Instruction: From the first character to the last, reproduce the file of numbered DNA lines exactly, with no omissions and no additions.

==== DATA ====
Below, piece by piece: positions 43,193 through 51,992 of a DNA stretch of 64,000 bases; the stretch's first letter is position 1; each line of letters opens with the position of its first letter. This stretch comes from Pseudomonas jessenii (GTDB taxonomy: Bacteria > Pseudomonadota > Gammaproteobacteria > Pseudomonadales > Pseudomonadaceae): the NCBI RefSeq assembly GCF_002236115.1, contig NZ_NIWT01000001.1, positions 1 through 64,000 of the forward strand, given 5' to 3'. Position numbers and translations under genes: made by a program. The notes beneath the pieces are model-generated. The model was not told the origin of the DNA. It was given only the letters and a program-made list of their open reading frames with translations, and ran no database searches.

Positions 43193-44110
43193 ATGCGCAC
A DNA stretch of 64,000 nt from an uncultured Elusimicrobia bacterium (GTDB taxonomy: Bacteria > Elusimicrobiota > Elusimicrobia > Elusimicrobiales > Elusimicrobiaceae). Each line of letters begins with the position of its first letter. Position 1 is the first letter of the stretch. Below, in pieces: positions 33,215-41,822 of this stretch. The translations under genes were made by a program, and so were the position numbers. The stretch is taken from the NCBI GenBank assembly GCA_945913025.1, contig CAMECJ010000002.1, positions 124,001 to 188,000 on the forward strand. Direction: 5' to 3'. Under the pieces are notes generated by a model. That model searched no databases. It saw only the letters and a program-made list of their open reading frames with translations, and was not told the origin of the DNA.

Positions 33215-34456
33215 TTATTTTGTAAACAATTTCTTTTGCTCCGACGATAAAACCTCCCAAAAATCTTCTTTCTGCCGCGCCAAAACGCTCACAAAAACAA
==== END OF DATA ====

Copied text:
Below, piece by piece: positions 43,193 through 51,992 of a DNA stretch of 64,000 bases; the stretch's first letter is position 1; each line of letters opens with the position of its first letter. This stretch comes from Pseudomonas jessenii (GTDB taxonomy: Bacteria > Pseudomonadota > Gammaproteobacteria > Pseudomonadales > Pseudomonadaceae): the NCBI RefSeq assembly GCF_002236115.1, contig NZ_NIWT01000001.1, positions 1 through 64,000 of the forward strand, given 5' to 3'. Position numbers and translations under genes: made by a program. The notes beneath the pieces are model-generated. The model was not told the origin of the DNA. It was given only the letters and a program-made list of their open reading frames with translations, and ran no database searches.

Positions 43193-44110
43193 ATGCGCAC
A DNA stretch of 64,000 nt from an uncultured Elusimicrobia bacterium (GTDB taxonomy: Bacteria > Elusimicrobiota > Elusimicrobia > Elusimicrobiales > Elusimicrobiaceae). Each line of letters begins with the position of its first letter. Position 1 is the first letter of the stretch. Below, in pieces: positions 33,215-41,822 of this stretch. The translations under genes were made by a program, and so were the position numbers. The stretch is taken from the NCBI GenBank assembly GCA_945913025.1, contig CAMECJ010000002.1, positions 124,001 to 188,000 on the forward strand. Direction: 5' to 3'. Under the pieces are notes generated by a model. That model searched no databases. It saw only the letters and a program-made list of their open reading frames with translations, and was not told the origin of the DNA.

Positions 33215-34456
33215 TTATTTTGTAAACAATTTCTTTTGCTCCGACGATAAAACCTCCCAAAAATCTTCTTTCTGCCGCGCCAAAACGCTCACAAAAACAA